Relics of old Berber beliefs exist (see above). This includes certain cult acts in connection with life cycle rites (birth, initiation, marriage, death, etc.) and economic events as well as fertility rites for sowing and reaping. A sun cult and the worship of rocks, springs or trees are very old. Amulets and magic are common, as is the belief in the miraculous power of certain people.

A pre-Islamic, pre-Arab Berber cultural complex has been preserved among the old Canarian Guanches , whose origin is still unclear today. Before their Christianization by the Spaniards, they once believed in a high god Aborac and in demons living in volcanoes, had priests and temples as well as a kind of nuns ( harimuguadas ). Sacrificial rites were common. Embalming was common here and there, and an old megalithic cultural complex is also suspected.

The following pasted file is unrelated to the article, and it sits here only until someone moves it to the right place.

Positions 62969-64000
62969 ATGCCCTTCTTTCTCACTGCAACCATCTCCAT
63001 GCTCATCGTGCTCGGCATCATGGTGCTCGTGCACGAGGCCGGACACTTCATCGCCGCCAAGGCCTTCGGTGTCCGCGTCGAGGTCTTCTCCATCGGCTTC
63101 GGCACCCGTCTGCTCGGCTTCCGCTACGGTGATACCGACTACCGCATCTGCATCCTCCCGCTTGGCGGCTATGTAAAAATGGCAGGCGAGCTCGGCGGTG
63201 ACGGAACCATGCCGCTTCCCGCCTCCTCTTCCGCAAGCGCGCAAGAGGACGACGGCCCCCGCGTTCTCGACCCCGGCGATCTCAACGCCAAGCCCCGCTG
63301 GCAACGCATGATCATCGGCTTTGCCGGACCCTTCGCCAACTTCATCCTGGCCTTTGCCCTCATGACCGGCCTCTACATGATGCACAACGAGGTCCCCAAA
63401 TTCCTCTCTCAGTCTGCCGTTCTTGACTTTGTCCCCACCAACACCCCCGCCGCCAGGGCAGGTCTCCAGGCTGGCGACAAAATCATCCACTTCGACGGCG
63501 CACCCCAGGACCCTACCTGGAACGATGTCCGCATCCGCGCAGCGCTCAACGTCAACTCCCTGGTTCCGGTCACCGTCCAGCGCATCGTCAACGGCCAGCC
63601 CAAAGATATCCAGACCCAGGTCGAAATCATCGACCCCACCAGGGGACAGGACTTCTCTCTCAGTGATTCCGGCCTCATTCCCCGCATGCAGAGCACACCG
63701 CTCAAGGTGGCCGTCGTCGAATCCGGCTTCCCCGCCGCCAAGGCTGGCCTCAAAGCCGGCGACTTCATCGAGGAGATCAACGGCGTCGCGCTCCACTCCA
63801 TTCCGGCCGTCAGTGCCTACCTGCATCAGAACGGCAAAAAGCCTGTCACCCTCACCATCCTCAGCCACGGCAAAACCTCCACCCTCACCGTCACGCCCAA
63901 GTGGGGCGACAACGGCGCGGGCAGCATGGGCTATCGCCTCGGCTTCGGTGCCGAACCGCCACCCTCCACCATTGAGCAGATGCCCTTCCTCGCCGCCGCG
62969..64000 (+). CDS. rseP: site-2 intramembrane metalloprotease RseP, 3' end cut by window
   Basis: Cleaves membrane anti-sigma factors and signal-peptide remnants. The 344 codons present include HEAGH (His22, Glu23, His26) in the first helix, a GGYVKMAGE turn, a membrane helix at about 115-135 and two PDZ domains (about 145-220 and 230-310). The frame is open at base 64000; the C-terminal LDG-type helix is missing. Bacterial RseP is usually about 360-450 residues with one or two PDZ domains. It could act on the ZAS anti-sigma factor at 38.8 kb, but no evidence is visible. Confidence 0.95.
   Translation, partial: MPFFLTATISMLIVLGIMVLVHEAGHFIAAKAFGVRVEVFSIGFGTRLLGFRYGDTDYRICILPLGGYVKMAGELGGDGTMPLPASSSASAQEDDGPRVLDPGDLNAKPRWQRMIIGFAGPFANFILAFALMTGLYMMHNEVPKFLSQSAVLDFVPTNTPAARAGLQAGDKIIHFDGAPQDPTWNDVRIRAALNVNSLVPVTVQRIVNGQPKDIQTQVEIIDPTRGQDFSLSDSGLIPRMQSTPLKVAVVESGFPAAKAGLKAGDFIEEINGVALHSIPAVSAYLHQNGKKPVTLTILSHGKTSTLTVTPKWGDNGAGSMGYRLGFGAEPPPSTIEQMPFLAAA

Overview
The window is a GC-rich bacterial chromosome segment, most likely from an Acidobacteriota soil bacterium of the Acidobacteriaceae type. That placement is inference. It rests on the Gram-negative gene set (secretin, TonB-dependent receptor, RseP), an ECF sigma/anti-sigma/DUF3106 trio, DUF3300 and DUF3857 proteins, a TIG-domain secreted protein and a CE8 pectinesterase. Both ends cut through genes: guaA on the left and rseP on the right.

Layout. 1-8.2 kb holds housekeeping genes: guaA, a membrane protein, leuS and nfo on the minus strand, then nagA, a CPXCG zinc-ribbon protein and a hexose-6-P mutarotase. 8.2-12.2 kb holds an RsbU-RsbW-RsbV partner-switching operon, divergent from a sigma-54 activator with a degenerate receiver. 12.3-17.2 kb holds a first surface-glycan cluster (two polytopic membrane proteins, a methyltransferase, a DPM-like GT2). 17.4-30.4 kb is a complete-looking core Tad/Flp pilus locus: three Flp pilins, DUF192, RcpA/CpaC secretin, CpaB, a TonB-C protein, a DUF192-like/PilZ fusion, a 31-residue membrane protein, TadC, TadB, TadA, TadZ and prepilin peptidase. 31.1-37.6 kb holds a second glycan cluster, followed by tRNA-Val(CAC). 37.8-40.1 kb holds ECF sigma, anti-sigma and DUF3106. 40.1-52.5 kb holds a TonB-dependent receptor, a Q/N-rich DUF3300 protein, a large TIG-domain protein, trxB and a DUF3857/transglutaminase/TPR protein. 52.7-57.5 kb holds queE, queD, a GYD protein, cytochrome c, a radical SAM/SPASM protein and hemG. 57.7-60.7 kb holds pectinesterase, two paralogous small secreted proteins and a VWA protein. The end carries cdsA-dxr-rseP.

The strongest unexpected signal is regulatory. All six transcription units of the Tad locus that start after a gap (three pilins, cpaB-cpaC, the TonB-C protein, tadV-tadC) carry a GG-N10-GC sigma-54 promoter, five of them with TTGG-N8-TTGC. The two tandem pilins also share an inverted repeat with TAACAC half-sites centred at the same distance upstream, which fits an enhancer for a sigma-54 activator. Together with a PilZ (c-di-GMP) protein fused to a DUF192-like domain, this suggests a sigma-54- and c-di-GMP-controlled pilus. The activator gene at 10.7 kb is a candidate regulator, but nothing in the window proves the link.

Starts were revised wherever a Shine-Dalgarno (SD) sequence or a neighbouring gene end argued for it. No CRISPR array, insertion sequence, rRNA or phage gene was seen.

Egyptians , Nubians and Bedja

What is meant here is the area of ​​the middle and lower Nile including the accompanying oases of the Libyan desert and the Nile Delta . The region is completely Islamic and Arabized . The classical ancient Egyptian religion is not taken into account . The language is Egyptian Arabic , the Bedja speak a Cushitic language . As everywhere in Islamic North Africa, some pre-Islamic remnants have been preserved in customs such as magical practices, fear of the evil eye, amulets, fear of ghosts and demons ( jinn ), fear of death, etc.

The nomadic to semi-nomadic hill tribes of the Bedjas of Eastern Sudan are also Muslims.

World religions in Africa